Prophecies regarding the last days often refer to large-scale calamities such as earthquakes or famines or floods. These in turn may be linked to widespread economic or political upheavals of one kind or another.
But there is one kind of latter-day destruction that has always sounded to me more personal than public, more individual than collective—a warning, perhaps more applicable inside the Church than outside it. The Savior warned that in the last days even those of the covenant, the very elect, could be deceived by the enemy of truth. 1 If we think of this as a form of spiritual destruction, it may cast light on another latter-day prophecy. Think of the heart as the figurative center of our faith, the poetic location of our loyalties and our values; then consider Jesus’s declaration that in the last days “men’s hearts [shall fail] them.” 2
The encouraging thing, of course, is that our Father in Heaven knows all of these latter-day dangers, these troubles of the heart and soul, and has given counsel and protections regarding them.
In light of that, it has always been significant to me that the Book of Mormon, one of the Lord’s powerful keystones 3 in this counteroffensive against latter-day ills, begins with a great parable of life, an extended allegory of hope versus fear, of light versus darkness, of salvation versus destruction—an allegory of which Sister Ann M. Dibb spoke so movingly this morning.
In Lehi’s dream an already difficult journey gets more difficult when a mist of darkness arises, obscuring any view of the safe but narrow path his family and others are to follow. It is imperative to note that this mist of darkness descends on all the travelers—the faithful and the determined ones (the elect, we might even say) as well as the weaker and ungrounded ones. The principal point of the story is that the successful travelers resist all distractions, including the lure of forbidden paths and jeering taunts from the vain and proud who have taken those paths. The record says that the protected “did press their way forward, continually [and, I might add, tenaciously] holding fast” to a rod of iron that runs unfailingly along the course of the true path. 4 However dark the night or the day, the rod marks the way of that solitary, redeeming trail.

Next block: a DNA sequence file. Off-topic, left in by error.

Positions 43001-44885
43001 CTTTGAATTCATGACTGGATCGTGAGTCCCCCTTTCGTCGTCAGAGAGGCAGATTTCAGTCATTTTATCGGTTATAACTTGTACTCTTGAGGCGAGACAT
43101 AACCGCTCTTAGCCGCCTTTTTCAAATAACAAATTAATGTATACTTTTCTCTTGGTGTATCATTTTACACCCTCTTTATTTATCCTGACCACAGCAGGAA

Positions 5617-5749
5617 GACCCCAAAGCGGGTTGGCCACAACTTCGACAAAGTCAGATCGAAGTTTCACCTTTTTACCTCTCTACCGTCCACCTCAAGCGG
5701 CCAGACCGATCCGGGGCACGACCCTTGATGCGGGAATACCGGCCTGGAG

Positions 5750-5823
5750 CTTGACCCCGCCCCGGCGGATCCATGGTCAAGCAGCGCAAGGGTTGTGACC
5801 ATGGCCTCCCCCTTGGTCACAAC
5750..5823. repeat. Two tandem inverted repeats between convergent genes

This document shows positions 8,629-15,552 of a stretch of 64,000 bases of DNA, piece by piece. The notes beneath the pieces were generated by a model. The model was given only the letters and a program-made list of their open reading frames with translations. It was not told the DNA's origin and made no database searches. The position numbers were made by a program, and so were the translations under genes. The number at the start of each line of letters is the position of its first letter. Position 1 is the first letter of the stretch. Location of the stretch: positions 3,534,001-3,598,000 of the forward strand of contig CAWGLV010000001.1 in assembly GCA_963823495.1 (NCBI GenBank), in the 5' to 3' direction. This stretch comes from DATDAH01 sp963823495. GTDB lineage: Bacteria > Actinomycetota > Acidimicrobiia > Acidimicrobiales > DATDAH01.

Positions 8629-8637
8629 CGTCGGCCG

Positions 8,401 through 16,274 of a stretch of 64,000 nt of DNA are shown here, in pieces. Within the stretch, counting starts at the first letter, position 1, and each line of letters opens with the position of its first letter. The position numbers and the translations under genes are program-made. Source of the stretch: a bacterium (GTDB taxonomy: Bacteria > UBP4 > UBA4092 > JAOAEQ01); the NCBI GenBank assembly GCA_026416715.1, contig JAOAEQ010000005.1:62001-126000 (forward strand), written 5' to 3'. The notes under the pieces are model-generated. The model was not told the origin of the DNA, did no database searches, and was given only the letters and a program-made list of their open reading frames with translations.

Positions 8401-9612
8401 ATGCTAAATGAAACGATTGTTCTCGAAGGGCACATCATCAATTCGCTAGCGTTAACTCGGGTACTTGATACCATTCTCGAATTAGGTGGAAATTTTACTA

“I beheld,” Nephi says later, “that the rod of iron … was the word of God, [leading] … to the tree of life; … a representation of the love of God.” Viewing this manifestation of God’s love, Nephi goes on to say:
“I looked and beheld the Redeemer of the world, … [who] went forth ministering unto the people. …
“… And I beheld multitudes of people who were sick, and who were afflicted with all manner of diseases, and with devils and unclean spirits; … and they were healed by the power of the Lamb of God; and the devils and the unclean spirits were cast out.” 5
Love. Healing. Help. Hope. The power of Christ to counter all troubles in all times—including the end of times. That is the safe harbor God wants for us in personal or public days of despair. That is the message with which the Book of Mormon begins, and that is the message with which it ends, calling all to “come unto Christ, and be perfected in him.” 6 That phrase—taken from Moroni’s final lines of testimony, written 1,000 years after Lehi’s vision—is a dying man’s testimony of the only true way.
Elder Jeffrey R. Holland, October 2009 General Conference (emphasis added)